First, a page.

"I think we do touch on it pretty strongly, without necessarily being too on the nose, so to speak. I think it's very evident that it's almost like a forbidden love, so to speak, and it really is definitely very relevant to the times that we live in. It really is about two different races coming together, and through that creating this guy, and that's why Momoa's character starts off in the movie not quite feeling like he fits in. He doesn't feel like he fits in on the surface world, or in the underwater world, and that's something that Jason has always felt growing up, as a guy who's part Polynesian--part Hawaiian--and part white American as well, so he's always felt like he didn't quite belong when he was in Hawaii, and he didn't quite belong when he was in the Midwest growing up.
"I think that's super important. I think that is definitely something that I'm aware of, the importance of that, and I definitely felt like I lean into that and I think the movie touches on that. But at the end of the day the movie touches on the theme of family and love, and how it doesn't really matter where you're from, you are who you are, and what his character learns--he starts off going, 'I'm nothing, because I'm neither here nor there,' but what he ends up understanding through the help of Mera is he's the best of both worlds. That's not a detrimental thing. He's the best of both worlds, he's the bridge between two worlds, and because of that he is a better person and that is what makes him who he is."
15. Why Arthur goes to Atlantis
"As you guys have seen in the trailer, we know the brother [Orm] is trying to do something bad, and Arthur is there to try and stop his brother, and the only way he can stop his brother is in this--basically this ancient sort of ritualistic combat. It's an ancient practice, but the brother is basically saying, 'Yeah, you're the first born son to the throne, technically it's yours, but you have to prove to the people of Atlantis that you have what it takes, and so you have to take it from me if you want it.'"
16. Crafting the underwater scenes
"The first thing we actually did was just making sure the actors were physically up to shape, training them every day. We had a trainer on them that just worked with them physically, just because knowing how difficult those rigs and the wire work was going to be, I just wanted to make sure that they were able to put up with that. It's not very comfortable, especially when you're someone as big as Jason Momoa, right? Especially because he's a guy as well--all the weight that goes around the crotch region is not the most comfortable. And so we do that with the actors, get them trained early on, so that they understand what they're getting themselves into when we get around to shooting it.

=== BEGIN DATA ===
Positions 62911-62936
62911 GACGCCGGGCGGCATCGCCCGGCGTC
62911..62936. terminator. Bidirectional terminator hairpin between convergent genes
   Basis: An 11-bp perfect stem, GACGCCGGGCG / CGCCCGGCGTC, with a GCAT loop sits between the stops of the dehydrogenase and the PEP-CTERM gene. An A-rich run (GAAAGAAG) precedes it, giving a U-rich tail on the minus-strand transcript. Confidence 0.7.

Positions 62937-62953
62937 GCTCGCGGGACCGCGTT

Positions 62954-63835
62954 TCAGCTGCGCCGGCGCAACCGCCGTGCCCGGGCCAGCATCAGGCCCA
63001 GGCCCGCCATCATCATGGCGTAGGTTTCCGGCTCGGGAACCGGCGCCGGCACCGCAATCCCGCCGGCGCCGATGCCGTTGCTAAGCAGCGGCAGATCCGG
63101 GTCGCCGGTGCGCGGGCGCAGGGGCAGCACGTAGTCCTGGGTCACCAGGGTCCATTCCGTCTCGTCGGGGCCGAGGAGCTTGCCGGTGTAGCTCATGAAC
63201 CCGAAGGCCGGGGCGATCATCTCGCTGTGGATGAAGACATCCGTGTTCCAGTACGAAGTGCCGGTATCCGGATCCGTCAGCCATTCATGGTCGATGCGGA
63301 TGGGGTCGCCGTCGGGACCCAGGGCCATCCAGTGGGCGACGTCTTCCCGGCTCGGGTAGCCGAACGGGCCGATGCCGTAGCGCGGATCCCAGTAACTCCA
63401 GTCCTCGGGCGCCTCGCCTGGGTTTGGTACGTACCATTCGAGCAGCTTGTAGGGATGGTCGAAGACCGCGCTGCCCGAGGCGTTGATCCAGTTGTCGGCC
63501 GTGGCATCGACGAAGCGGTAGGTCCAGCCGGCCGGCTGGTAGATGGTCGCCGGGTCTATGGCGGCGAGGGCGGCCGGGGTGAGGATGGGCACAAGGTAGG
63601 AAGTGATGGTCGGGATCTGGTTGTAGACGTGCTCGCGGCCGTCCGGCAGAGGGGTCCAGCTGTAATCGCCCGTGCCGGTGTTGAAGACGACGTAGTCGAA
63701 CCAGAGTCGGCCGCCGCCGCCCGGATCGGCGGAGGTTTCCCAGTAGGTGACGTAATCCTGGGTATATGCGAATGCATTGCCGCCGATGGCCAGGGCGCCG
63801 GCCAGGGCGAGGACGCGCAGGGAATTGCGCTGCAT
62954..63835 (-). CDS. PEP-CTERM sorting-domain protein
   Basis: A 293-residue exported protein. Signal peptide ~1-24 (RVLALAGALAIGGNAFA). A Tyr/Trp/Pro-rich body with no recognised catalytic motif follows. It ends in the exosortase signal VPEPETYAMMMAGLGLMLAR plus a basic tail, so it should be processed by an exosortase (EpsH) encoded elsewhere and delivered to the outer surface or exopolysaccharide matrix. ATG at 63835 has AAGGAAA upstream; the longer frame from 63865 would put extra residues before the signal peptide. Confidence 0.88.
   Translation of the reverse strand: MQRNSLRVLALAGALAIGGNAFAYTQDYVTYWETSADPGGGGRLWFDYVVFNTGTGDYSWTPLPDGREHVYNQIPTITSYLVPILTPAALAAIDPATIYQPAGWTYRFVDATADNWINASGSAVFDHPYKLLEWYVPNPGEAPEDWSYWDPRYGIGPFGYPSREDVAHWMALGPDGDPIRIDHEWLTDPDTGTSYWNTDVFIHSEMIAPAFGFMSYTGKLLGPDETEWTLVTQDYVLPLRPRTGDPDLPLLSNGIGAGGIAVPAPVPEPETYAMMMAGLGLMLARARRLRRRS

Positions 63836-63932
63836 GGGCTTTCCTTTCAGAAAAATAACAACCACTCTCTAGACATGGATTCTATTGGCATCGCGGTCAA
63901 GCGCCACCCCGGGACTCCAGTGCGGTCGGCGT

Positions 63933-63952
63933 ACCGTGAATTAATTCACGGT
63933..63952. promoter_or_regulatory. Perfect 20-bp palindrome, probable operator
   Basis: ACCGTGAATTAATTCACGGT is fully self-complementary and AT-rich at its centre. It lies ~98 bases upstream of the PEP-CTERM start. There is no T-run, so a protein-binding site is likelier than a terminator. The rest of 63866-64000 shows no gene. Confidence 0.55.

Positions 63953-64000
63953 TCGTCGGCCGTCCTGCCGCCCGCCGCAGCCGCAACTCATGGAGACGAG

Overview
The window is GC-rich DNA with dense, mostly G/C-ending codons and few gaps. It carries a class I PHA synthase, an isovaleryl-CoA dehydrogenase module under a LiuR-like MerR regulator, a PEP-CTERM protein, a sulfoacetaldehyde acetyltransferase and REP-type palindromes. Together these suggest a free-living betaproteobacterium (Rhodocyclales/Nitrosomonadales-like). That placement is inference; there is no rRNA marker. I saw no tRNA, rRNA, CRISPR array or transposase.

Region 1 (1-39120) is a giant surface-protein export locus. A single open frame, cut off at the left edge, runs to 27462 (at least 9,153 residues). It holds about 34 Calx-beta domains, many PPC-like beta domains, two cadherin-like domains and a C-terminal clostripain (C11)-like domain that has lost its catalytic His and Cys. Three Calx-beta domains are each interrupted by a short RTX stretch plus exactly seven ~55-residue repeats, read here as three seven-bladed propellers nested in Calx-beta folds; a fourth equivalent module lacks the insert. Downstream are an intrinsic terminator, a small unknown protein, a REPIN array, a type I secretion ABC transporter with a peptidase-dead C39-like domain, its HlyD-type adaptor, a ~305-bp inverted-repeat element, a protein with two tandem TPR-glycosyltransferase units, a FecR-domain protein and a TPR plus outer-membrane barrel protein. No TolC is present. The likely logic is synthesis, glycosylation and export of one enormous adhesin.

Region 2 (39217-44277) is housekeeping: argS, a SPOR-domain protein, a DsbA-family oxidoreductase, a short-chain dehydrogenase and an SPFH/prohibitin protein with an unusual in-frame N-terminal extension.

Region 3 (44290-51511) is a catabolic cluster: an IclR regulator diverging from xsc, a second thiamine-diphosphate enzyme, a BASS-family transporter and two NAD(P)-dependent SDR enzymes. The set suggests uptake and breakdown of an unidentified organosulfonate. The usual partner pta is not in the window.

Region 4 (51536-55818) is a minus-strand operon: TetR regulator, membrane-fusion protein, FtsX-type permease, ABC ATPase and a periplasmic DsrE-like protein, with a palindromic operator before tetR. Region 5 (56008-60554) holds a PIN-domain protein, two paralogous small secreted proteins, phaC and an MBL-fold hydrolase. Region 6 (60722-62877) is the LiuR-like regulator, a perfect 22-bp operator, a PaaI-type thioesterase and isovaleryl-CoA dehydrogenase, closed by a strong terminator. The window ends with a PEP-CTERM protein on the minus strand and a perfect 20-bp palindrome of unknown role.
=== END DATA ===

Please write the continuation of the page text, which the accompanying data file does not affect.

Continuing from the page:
"But then working closely with the stunt department, literally laying out the action first on dry land, laying out the choreography, dialing all that in. Once I felt like it had the right shape to it, then we now start thinking 'How do we now apply this to an underwater sort of environment where gravity obviously plays very differently?' So now we start introducing wire work into it, introducing rigging devices and stuff like that, and constantly challenging the stunt department, and I've got an amazing stunt crew that just come up with really awesome stuff, especially all the swimming stuff.
"And so we had the swimming rig--it was already designed--so now we had to apply the swimming rig into a fighting scenario, and so we would do that and of course the final stage is we would cut that together and then visual effects come in and help us take that to a whole completely different level, you know, and working with the stunt performers and the actors and doing a lot of motion capture as well, so that I can revisit a lot of the stunts. I can create it in a digital space, and I can put the camera anywhere I want and recreate the stunt again."
17. Was anything shot under actual water?
"No. It's all 'dry for wet.' It's very difficult trying to simulate the look of weightlessness that you would get underwater, but we did tons of R&D early on of how people would move underwater. We built props, we built sets, and we submerged everything underwater, and we did tons of study just to see what things would look like, and then ultimately what we realized is, what we can do underwater was still very much limited by what we're capable of doing, because we're normal human beings, we're not Altanteans, right? And these guys obviously move very differently in that space. To them they're basically like superheroes, but for us, we swim slowly. And so we had to apply a very different sort of thinking."
18. Atlantean water vomit
"Just from a practical standpoint, people have asked me, 'When they talk, do bubbles come out of their mouths?' And I'm like, 'No, because there's no air in your lungs, there wouldn't be any bubbles, right?' So then, in that sequence, where you saw Mera open up this air pocket to suck Orm away from Arthur to help him out, when he lands in it, the first thing he does is he pukes out all the water that's in his lungs. That's the first step. We were thinking about all these little details, and then when he's screaming, we want bubbles coming out of his mouth, because now there's actually air in his lungs."
19. Atlantean caste system